close
close

Lawsuit challenges Ohio law banning foreign nationals from donating to voting campaigns

Lawsuit challenges Ohio law banning foreign nationals from donating to voting campaigns

Ohio’s new law, which bans foreign nationals and green card holders from contributing to state voting campaigns, now faces a challenge in federal court. The lawsuit, filed by Democratic law firms Elias Law Group and Cooper Elliott, claims the law infringes on constitutionally protected rights of free speech and association.

Governor Mike DeWine, a Republican, signed the measure on June 2. The law will go into effect on September 1 and was bundled with another bill that adjusts Ohio’s election calendar to ensure President Joe Biden appears on the November ballots.

The lawsuit states that HB 1 “unconstitutionally restricts public debate” by imposing broad restrictions on spending related to voting issues. It says: “Because of HB 1, all non-citizens are now threatened with investigation, criminal prosecution, and mandatory fines if they so much as indicate that they intend to engage in election-related expenditures or contributions – including supporting or opposing ballot questions in almost every country. capacity.”

The challenge is filed on behalf of OPAWL – Building AAPI Feminist Leadership, the Northeast Ohio Coalition for the Homeless, a German citizen and her husband in Cleveland, and a Canadian citizen in Silver Lake. OPAWL is a grassroots organization representing Asian, Asian American and Pacific Islander women and non-binary individuals in Ohio.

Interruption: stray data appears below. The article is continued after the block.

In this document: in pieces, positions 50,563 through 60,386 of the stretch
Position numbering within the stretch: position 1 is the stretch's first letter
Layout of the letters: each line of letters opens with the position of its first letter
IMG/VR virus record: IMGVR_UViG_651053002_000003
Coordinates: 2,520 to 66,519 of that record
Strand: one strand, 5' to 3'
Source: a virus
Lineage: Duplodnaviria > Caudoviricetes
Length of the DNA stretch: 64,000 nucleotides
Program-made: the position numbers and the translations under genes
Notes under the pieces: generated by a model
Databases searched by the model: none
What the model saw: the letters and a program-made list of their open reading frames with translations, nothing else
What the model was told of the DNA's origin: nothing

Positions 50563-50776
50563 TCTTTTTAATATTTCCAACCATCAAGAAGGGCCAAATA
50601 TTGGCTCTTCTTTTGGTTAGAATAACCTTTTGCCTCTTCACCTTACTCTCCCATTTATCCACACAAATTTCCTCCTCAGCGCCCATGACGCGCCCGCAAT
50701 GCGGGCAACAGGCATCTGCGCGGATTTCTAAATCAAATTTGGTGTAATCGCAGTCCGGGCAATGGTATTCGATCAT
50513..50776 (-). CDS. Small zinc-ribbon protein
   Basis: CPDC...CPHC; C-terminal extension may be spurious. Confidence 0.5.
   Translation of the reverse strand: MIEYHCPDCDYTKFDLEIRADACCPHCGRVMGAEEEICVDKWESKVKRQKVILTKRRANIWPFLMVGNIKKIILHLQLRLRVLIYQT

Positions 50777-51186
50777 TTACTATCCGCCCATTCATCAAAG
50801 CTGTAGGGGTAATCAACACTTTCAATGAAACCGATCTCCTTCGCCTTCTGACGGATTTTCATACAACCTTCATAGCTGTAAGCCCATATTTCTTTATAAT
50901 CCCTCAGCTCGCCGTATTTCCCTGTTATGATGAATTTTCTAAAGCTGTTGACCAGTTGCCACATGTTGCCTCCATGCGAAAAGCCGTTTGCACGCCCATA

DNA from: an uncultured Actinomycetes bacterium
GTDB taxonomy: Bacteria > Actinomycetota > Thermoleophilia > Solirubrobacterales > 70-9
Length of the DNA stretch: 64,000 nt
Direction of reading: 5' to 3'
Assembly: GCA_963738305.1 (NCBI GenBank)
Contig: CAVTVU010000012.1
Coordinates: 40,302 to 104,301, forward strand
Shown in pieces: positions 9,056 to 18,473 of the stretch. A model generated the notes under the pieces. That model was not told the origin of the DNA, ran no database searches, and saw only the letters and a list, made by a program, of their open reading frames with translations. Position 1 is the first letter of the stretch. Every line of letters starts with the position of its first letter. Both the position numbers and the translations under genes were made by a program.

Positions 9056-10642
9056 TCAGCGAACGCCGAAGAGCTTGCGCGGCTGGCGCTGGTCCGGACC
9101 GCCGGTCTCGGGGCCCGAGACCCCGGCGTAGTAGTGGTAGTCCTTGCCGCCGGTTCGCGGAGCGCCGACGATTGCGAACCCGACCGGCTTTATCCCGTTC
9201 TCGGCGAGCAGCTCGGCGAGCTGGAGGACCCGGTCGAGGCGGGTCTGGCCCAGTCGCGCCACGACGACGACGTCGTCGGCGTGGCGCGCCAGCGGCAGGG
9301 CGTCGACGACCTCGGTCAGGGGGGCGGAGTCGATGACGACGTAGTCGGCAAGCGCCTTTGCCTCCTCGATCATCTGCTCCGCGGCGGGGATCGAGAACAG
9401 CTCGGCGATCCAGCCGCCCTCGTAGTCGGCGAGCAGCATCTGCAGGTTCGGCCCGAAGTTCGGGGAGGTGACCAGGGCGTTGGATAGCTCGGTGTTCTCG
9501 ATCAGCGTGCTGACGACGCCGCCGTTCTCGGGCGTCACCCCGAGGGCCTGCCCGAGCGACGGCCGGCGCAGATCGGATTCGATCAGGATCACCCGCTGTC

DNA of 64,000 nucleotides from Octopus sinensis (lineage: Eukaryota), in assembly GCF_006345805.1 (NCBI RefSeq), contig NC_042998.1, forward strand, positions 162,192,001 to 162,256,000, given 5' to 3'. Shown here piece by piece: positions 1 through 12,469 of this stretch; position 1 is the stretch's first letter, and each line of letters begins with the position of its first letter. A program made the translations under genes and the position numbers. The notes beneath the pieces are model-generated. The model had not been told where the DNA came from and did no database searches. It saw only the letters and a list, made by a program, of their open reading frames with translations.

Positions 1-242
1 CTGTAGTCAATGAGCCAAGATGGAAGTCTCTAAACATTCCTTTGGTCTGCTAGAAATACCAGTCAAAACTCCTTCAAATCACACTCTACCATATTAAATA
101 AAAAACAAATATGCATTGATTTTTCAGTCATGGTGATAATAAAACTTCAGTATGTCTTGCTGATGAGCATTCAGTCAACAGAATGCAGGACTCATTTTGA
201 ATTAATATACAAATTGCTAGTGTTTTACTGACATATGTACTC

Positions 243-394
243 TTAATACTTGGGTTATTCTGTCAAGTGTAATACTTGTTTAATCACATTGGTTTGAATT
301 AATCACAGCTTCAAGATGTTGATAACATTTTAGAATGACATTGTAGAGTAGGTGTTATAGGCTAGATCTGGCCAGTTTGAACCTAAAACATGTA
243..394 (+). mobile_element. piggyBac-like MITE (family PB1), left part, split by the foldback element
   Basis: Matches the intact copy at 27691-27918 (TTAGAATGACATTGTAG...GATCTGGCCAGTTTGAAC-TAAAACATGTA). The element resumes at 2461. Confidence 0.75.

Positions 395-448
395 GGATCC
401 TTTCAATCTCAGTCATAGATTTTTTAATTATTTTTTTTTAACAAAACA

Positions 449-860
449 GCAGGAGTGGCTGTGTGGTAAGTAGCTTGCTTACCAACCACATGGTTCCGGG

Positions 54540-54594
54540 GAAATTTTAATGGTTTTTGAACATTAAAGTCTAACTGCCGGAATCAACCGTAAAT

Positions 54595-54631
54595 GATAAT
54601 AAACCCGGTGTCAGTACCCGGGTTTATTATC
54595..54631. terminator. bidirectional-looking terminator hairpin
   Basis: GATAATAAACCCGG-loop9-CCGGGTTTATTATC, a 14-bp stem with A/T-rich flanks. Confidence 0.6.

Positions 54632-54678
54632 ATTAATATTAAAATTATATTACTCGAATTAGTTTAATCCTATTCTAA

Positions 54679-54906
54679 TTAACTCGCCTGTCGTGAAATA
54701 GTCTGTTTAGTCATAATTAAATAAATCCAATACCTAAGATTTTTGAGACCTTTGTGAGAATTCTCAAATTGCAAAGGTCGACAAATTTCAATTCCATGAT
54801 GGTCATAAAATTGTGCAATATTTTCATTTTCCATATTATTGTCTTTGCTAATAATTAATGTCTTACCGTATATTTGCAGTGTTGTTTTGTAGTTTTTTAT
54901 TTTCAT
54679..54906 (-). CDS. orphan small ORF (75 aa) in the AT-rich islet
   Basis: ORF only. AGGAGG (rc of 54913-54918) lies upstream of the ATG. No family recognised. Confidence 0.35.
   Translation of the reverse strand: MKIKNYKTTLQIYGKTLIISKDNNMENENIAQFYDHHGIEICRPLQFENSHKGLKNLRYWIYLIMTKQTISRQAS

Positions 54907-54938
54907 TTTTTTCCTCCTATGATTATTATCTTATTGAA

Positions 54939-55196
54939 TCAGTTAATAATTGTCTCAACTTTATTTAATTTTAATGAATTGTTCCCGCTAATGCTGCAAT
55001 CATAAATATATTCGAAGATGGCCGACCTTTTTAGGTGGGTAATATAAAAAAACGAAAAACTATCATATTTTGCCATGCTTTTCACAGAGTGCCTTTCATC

Republican lawmakers pushed for the ban after several ballot measures last year conflicted with their preferences, including protecting access to abortion, rejecting a proposal to make constitutional amendments more difficult to pass and legalizing recreational marijuana.

Committees involved in these ballot measures received donations from entities linked to Swiss billionaire Hansjorg Wyss, although direct connections to Ohio campaigns are unclear due to existing campaign finance laws. Wyss lives in Wyoming.

John Fortney, spokesman for Republican Ohio Senate President Matt Huffman, claimed the lawsuit shows Democrats’ reliance on donations from wealthy foreigners. “The Ohio Constitution is not for sale, despite the progressive left’s un-American sellout to foreign influence,” he declared.

The inclusion of green card holders in the ban was a controversial decision made on the House floor despite opposition from state Rep. Bill Seitz, a Cincinnati attorney and senior Republican. Seitz cited a U.S. Supreme Court ruling that suggested such bans on green card holders would raise “substantial questions” about constitutionality.